- Other Factors to Consider When Choosing a Hunting Location: Weather Conditions, Hunting Party Size, and Popularity
Weather Conditions:Remember when the weather gets especially cold or snowy pheasants will go to the thickest cover available. Although it is more physically strenuous hunting the extremely thick cover, the birds will be more concentrated when the weather gets rough.
Hunting Party Size:Consider the size of the land you are hunting and whether or not you have enough hunters to adequately cover it. If you are hunting alone, you may want to concentrate on areas with small sloughs or river bottoms.
Popularity: Some hunting lands are extremely overrun with hunters. Some are crowed because they are close to a city, and some are crowed because they have the qualities of a good pheasant spot. I personally do better by avoiding these places. If you choose to hunt a popular spot, focus on those areas of the land that may be avoided by other hunters. Examples are areas that require extra energy to hunt (extremely thick cover) or areas more remote from the likely parking spot.
Blaze Orange Vests
PHEASANT HUNTING EQUIPMENT
Everybody has their own personal style, and their own preferences regarding hunting. I am going to do my best to give the newcomer an idea of what hunting equipment they should have to begin pheasant hunting, but these are really just suggestions. Here are my recommendations:
- Comfortable, weather appropriate clothing
- "Brush proof" pants
- Blaze orange vest and hat
- Waterproof, high quality hunting boots
- Shotgun with a modified choke tube
- Shotgun Shells (I suggest no lower than 4, no higher than 6)
Comfortable clothes are a must for pheasant hunting. You may end up walking several miles, and some of the time through heavy cover. Your clothes should allow free movement, but also be just warm enough to keep you comfortable. I also recommend buying a pair of pants made of material that is specifically designed to protect your legs against brush, thorns, and other rough vegetation (most hunting stores will have pants with the front legs made from this material). Finding the pheasants requires you being willing to walk through some tough cover, without these pants, you will be less willing to hunt some areas. Blaze orange material is necessary by law to hunt pheasants, but also a must for safe hunting. Remember Dick Cheney's mishap, use blaze orange. Many hunters overlook the need for a good pair of boots. A good pair of boots will keep your feet warm and dry while walking through wet ground, and help prevent injuries from unseen holes and uneven ground. Finally, most people use a modified choke and medium shot size because the range of the shots will generally vary from very close to far. I started out with high shot sizes when I was young and worked my way down to a preference of a number 4 as I got to be a better shot. I generally shoot lead shot, but use number 3 steel when I hunt Waterfowl Production Areas (steel shot required).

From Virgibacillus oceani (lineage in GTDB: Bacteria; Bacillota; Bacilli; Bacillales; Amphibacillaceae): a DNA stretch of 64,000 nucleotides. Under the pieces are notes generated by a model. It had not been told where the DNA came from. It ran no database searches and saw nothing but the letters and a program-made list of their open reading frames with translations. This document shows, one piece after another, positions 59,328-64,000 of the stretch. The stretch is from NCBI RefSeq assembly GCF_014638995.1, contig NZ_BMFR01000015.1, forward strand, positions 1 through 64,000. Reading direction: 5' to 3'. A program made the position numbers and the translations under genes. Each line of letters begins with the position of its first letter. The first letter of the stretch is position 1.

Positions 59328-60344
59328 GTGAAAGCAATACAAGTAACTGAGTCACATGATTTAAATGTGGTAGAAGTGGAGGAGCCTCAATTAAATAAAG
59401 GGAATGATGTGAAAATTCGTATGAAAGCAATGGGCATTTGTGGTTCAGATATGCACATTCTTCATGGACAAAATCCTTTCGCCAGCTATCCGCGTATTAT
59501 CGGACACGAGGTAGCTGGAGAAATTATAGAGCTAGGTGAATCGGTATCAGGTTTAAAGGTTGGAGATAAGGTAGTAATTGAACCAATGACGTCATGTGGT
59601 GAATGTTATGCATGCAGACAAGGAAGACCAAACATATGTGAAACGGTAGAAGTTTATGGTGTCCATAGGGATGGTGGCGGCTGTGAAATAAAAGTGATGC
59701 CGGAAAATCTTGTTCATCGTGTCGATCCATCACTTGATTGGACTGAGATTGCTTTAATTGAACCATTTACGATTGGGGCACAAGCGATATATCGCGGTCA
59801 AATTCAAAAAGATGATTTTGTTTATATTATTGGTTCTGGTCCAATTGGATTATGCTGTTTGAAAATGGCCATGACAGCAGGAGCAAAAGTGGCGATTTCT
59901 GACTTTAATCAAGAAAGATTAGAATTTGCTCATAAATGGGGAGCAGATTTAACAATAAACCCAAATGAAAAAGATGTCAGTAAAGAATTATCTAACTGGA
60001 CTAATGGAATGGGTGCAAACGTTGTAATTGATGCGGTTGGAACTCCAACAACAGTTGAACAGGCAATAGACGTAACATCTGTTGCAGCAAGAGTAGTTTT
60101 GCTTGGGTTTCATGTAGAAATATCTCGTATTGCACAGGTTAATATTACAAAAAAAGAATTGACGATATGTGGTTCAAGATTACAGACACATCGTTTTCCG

GENERAL HUNTING STRATEGIES
ssuming you've followed my advice about choosing a good location, you should be well on your way to finding some pheasants. Below are strategies for increasing your chances of flushing some birds. Your best bet is to wait until the crops surrounding the area you are hunting have been harvested. There will be fewer pheasants hanging out in the cover when there are standing crops available.